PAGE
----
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Adamite

This page kindly sponsored by Mariusz Oleszczuk
Formula:
Zn2(AsO4)(OH)
System:
Orthorhombic
Colour:
Ideally white, ...
Lustre:
Vitreous, Sub-Vitreous, Waxy, Greasy
Hardness:
Member of:
Name:
Named by Charles Friedel in 1866 for Gilbert-Joseph Adam (April 7, 1795 Seine-et-Marne, Fontainbleu, France - 1881 Paris, France), Inspector (Auditor) of Finance for the French Government and who who supplied the first specimens of his mineral. Adam was a wealthy mineral collector and his mineral collection was described in Annales des Mines in 1869 and later in a published catalog (1869). Adam was also the discoverer of aerugite, chenevixite, corkite, cuprotungstite, scacchite, and xanthiosite. Adam's mineral collection was acquired by the École des Mines, Paris, France. Adam was a member of Société géologique de France and received the honor of Commandeur de la Légion d'Honneur.
Dimorph of:
Olivenite Group.
The orthorhombic dimorph of Paradamite.
Adamite-Olivenite Series

Adamite forms a solid solution with the copper arsenate Olivenite, and the intermediate, structurally distinct member Zincolivenite. (Note: 'zincolivenite' or 'Zn-olivenite' were also used for Zn-bearing olivenites with unspecified Zn:Cu ratios prior to the recognition and approval of zincolivenite as a distinct species.)

A secondary mineral found in zinc deposits containing arsenic-bearing minerals.

Visit gemdat.org for gemological information about Adamite.

Classification of Adamite

Valid - first described prior to 1959 (pre-IMA) - "Grandfathered" 1866
8.BB.30

8 : PHOSPHATES, ARSENATES, VANADATES
B : Phosphates, etc., with additional anions, without H2O
B : With only medium-sized cations, (OH, etc.):RO4 about 1:1
Dana 7th ed.:
41.6.6.3
41.6.6.3

41 : ANHYDROUS PHOSPHATES, ETC.CONTAINING HYDROXYL OR HALOGEN
6 : A2(XO4)Zq
20.3.1

20 : Arsenates (also arsenates with phosphate, but without other anions)
3 : Arsenates of Zn, Cd or Hg
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Type Occurrence of Adamite

Year of Discovery:
1866
Associated Minerals at Type Locality:

Occurrences of Adamite

Geological Setting:
A secondary mineral in the oxidised zone of zinc- and arsenic-bearing hydrothermal mineral deposits.

Physical Properties of Adamite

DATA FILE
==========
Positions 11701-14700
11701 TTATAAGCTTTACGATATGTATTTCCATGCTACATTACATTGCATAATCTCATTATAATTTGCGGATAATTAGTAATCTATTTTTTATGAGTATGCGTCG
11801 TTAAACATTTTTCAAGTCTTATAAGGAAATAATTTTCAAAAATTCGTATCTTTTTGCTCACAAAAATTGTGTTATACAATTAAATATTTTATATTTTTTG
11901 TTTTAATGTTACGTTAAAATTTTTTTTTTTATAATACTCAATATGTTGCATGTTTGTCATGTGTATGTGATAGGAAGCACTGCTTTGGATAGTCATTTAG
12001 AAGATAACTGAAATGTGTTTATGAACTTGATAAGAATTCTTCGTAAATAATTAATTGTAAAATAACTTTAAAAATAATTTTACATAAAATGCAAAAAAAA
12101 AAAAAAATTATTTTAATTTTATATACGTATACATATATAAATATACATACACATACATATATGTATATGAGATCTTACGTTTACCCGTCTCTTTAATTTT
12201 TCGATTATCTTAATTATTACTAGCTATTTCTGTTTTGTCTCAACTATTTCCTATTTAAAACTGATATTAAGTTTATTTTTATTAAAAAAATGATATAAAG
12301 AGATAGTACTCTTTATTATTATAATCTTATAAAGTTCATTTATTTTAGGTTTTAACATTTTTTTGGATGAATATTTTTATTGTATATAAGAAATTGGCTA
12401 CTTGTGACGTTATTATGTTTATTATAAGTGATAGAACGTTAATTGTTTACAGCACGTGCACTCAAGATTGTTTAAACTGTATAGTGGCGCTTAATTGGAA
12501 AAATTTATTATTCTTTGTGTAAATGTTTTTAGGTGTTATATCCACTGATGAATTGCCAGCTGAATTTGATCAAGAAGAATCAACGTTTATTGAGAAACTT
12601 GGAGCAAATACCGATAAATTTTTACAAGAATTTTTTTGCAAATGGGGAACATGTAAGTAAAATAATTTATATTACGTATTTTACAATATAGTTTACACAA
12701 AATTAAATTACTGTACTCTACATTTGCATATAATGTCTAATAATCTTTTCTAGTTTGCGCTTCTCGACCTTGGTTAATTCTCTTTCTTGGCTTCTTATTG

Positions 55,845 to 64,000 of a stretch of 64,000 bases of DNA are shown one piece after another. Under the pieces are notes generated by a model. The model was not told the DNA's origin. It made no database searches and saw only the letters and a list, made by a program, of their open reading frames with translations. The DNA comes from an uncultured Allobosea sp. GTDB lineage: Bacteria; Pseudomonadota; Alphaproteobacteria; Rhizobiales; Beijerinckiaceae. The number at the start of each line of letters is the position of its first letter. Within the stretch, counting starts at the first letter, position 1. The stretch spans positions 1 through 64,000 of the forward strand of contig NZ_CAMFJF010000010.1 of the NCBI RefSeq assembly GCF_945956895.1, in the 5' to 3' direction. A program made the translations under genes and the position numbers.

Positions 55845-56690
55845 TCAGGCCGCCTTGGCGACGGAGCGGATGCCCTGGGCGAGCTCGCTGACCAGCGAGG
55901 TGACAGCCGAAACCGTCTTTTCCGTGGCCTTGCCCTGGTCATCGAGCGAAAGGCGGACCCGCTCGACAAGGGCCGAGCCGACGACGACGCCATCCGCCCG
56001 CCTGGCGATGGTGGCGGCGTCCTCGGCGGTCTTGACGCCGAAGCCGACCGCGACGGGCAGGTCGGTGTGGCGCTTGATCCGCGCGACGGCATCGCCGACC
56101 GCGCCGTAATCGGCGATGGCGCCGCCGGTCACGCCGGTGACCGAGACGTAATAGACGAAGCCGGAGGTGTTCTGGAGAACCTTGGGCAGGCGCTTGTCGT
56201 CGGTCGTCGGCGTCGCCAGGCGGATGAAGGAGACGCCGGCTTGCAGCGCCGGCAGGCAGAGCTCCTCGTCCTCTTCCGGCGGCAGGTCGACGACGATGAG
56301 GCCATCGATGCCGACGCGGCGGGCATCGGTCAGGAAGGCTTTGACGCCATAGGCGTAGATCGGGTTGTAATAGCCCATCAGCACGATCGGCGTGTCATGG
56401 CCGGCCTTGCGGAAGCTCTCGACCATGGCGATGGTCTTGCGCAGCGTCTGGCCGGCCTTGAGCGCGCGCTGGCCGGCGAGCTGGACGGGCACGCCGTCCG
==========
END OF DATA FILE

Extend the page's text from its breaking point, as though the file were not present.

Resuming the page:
Vitreous, Sub-Vitreous, Waxy, Greasy
Diaphaneity (Transparency):
Transparent, Translucent
Colour:
Ideally white, colourless, frequently pale yellow, honey-yellow, brownish yellow, rose red; blue, pale green to green, may be zoned; bright green (cuprian); bright pink, purple (cobaltian)
Comment:
colourless or faintly tinted in transmitted light.
Streak:
white
Hardness (Mohs):
Hardness Data:
Measured
Tenacity:
Very brittle
Cleavage:
Distinct/Good
on {101}, good; on {010}, poor.
Fracture:
Irregular/Uneven, Conchoidal
Density:
4.32 - 4.48 g/cm3 (Measured)    4.435 g/cm3 (Calculated)

Crystallography of Adamite

Crystal System:
Orthorhombic
Class (H-M):
mmm (2/m 2/m 2/m) - Dipyramidal
Space Group:
Pnnm
Space Group Setting:
Pnnm
Cell Parameters:
a = 8.304Å, b = 8.524Å, c = 6.036Å
Ratio:
a:b:c = 0.974 : 1 : 0.708
Unit Cell Volume:
V 427.25 ų (Calculated from Unit Cell)
Z:
4
Morphology:
Crystals of variable morphology. Often elongated [010], also elongated [001], rarely elongated [100]. Tabular at times {101} or equant. Commonly forms radial aggregates, fanlike rosettes or crystalline crusts.

Crystallographic forms of Adamite

Crystal Atlas:
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Click on an icon to view
Adamite no.1 - Goldschmidt (1913)
Adamite no.5 - Goldschmidt (1913)
Adamite no.6 - Goldschmidt (1913)
Adamite no.7 - Goldschmidt (1913)
Adamite no.8 - Goldschmidt (1913)
Adamite no.9 - Goldschmidt (1913)
Adamite no.10 - Goldschmidt (1913)
3d models and HTML5 code kindly provided by www.smorf.nl.

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Edge Lines | Miller Indicies | Axes

Transparency
Opaque | Translucent | Transparent

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Along a-axis | Along b-axis | Along c-axis | Start rotation | Stop rotation
X-Ray Powder Diffraction:
Image Loading

Radiation - Copper Kα
Data Set:
Data courtesy of RRUFF project at University of Arizona, used with permission.
X-Ray Powder Diffraction Data:
d-spacingIntensity
5.944 (60)
4.897 (90)
4.242 (60)
2.967 (90)
2.698 (80)
2.448 (100)
1.608 (80)

Optical Data of Adamite

Type:
Biaxial (+/-)
RI values:
nα = 1.708 - 1.722 nβ = 1.742 - 1.744 nγ = 1.763 - 1.773
2V:
Measured: 78° to 90°, Calculated: 74° to 84°
Birefringence:
0.05
Max Birefringence:
δ = 0.055
Image shows birefringence interference colour range (at 30µm thickness) and does not take into account mineral colouration.
Surface Relief:
High
Dispersion:
strong r > v or r < v
Pleochroism:
Weak
Comments:
In pale colours if cuprian or cobaltian.

Chemical Properties of Adamite

Formula:
Zn2(AsO4)(OH)
Essential elements:
All elements listed in formula:
Common Impurities:
Cu,Fe,Co

Relationship of Adamite to other Species

Series:
Forms a series with Olivenite (see here)
Member of:
Other Members of Group:
AuriacusiteFe3+Cu2+(AsO4)O
EveiteMn22+(AsO4)(OH)